Interview with Juan Antonio Bayona, Member of the Feature Film Jury

He scared us to the point we couldn’t sleep with his horror film, El orfanato (The Orphanage), put us through a tsunami in The Impossible, directed dinosaurs in Jurassic World: Fallen Kingdom and plunged us into the psychological anguish of a plane crash in the Andes for La sociedad de la nieve (Society of the Snow). A member of the Feature Film Jury chaired by Greta Gerwig, Spanish director Juan Antonio Bayona reveals, candidly, how he sees cinema. Interview.

You made your name with a genre film, El orfanato (The Orphanage). What attracts you to this kind of horror fantasy material?

I’m attracted to the genre because it allows you to express whatever you like and to have all the tools at your disposal, i.e. photography, colour, texture, music and sound. There’s also something to do with the context of the family that mystifies me. If we look back at the generations that preceded us in Spain, we can see a lot of fear and silence. Something about that attracts me. I remember that, when I made Jurassic World, I incorporated the image of Nosferatu approaching the main character with his claws. One day, I interviewed my father and asked him about the first image he’d seen in the cinema and he remembered seeing gothic actor Bela Lugosi make the same hand gesture. I think there’s something there that’s passed on from father to son, from generation to generation in a mysterious way.


What kind of fear do you mean?

I think that, in Spanish society, there have always been a lot of fears, and it’s also a story of class, as class determines our relationships with others. When I think back about my own family, there was so much poverty in Spain that we weren’t living; we were surviving. There was no time to build bonds, to leave room for sensitivity and emotion. For example, my father has always been an artist. He used to love painting and cinema and I think that, when he sees my films, he sees this artistic calling fulfilled in me in a certain way. I’m always looking for emotion and, in a way, I try to express what I haven’t been able to express in the context of my personal life through film.


The film La sociedad de la nieve (Society of the Snow) is incredibly faithful to the Uruguayan style of the 1970s: the café in Montevideo, the airport, etc. How did you achieve this level of accuracy?

Lots of documentation and hours’ worth of interviews with survivors, families, friends and the army. And close attention to detail, too. For example, back then, wool sweaters were hand-knitted and the costume designer knitted them all by hand.

It was very important to contextualise things properly. When one of the survivors had to speak at a press conference after they got back, he was very scared. One of the teachers at the religious school they attended told him: if you explain the context, everyone will understand. It was a great lesson for me in terms of filmmaking, because if I could convey to the audience the context of what they’d experienced, both in the snow and beforehand, viewers would understand what they did in the mountains.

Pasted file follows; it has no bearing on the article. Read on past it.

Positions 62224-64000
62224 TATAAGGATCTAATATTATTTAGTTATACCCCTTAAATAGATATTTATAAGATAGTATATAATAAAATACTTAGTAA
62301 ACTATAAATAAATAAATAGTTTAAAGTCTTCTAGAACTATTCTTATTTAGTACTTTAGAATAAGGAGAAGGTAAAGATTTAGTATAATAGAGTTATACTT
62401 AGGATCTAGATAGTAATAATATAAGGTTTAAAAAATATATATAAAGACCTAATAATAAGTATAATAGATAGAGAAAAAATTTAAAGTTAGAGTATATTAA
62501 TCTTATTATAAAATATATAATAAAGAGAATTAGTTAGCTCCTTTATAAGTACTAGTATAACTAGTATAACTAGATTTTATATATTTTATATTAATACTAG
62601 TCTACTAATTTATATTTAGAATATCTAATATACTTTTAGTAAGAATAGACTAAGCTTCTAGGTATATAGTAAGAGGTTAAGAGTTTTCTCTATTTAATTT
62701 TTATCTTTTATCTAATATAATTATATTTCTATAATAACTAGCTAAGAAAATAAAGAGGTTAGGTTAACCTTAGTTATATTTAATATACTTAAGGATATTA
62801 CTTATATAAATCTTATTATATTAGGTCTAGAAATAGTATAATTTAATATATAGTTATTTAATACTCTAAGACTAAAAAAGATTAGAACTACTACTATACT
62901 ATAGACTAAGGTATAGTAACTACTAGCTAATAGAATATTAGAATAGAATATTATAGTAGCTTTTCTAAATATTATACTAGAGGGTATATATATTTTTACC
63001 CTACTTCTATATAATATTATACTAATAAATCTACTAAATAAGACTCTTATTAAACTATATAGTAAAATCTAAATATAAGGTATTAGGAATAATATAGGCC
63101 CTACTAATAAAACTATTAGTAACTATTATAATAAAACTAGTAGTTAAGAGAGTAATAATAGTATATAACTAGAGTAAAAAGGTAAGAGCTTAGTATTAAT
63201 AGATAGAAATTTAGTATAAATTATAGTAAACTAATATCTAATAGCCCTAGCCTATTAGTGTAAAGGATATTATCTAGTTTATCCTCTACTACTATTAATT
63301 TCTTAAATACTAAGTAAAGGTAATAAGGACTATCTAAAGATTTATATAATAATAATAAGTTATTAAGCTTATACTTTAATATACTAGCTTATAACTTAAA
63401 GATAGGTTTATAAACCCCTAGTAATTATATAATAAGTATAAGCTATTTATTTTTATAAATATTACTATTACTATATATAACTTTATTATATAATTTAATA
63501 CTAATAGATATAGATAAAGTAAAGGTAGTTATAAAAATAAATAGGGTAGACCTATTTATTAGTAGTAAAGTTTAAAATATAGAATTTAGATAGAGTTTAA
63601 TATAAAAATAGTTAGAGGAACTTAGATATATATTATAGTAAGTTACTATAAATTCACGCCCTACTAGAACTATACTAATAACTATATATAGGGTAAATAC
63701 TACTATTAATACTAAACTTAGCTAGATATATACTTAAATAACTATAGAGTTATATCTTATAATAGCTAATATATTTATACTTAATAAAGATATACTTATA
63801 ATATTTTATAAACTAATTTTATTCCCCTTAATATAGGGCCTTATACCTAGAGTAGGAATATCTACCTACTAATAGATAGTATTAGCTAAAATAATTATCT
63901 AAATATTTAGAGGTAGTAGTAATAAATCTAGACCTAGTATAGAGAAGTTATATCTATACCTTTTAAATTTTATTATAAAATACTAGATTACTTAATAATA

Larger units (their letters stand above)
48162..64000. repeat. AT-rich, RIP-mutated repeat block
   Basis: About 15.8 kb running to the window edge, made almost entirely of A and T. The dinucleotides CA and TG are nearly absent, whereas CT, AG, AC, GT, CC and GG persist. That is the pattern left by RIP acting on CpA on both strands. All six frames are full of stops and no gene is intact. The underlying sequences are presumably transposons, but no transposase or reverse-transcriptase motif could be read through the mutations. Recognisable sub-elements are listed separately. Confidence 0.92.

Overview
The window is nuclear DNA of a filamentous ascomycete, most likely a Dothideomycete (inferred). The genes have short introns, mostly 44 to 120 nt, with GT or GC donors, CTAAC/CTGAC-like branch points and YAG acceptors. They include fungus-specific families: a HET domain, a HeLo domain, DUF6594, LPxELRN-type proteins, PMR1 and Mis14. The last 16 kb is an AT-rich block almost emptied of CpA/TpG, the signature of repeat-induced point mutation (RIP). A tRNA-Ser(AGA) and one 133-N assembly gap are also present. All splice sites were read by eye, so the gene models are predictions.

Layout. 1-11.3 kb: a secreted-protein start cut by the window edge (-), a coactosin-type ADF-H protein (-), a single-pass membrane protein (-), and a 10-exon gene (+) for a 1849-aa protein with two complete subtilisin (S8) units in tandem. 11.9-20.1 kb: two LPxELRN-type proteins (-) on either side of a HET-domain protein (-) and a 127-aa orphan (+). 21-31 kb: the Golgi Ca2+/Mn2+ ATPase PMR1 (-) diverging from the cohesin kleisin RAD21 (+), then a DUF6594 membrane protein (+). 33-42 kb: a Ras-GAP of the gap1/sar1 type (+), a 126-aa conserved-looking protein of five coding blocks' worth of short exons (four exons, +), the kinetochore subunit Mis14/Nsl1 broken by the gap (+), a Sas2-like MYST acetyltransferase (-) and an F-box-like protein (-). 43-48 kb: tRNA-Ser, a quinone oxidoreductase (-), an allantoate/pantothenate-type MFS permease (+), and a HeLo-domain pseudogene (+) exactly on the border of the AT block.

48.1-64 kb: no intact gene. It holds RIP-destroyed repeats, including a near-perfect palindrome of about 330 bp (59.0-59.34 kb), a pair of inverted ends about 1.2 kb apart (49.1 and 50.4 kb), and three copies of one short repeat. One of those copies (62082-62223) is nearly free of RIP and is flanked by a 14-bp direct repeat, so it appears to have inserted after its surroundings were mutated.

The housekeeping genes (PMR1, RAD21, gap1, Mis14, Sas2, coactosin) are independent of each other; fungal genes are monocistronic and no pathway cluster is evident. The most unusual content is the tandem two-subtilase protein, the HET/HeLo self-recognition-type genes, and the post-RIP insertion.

Can you tell us about the screening for the families?

We hadn’t shown any of the script to the survivors or their families and we were all very nervous. A week before the world premiere, I decided that they had to see the film before anyone else. We arranged separate screenings in Montevideo: one for the families of the deceased and another for the survivors and their families. However, one of the survivors, Gustavo Zerbino, told me that we had to screen the film for both together, as the living and dead were always apart and that it had become a taboo over time. I said, “Perfect”. Everyone applauded. Some people hadn’t talked about it for 50 years and it brought them together.


Is it fair to say that disasters interest you?

What interests me is when the ordinary becomes extraordinary. As such, disasters are very interesting from a dramatic point of view because they represent a very abrupt shift, a total U-turn from who we are before being faced with life and death. The disaster genre was one I ventured into by chance. I was making The Impossible (2012) when Pablo Vierci’s book, which inspired Society of the Snow, was published and I became interested in the story.


What’s your next project?

It’s an adaptation of  “A Sangre Y Fuego. Héroes, Bestias Y Mártires De España” (“Blood and Fire. Heroes, Beasts and Martyrs of Spain”) by Manuel Chávez Nogales, which is considered one of the greatest books about the Spanish Civil War. Written in 1937, it’s an extraordinary and uncomfortable work, one that disappeared before being rediscovered almost 60 years later, which sheds light on the barbarity of both sides. It offers a human approach to a very complex conflict.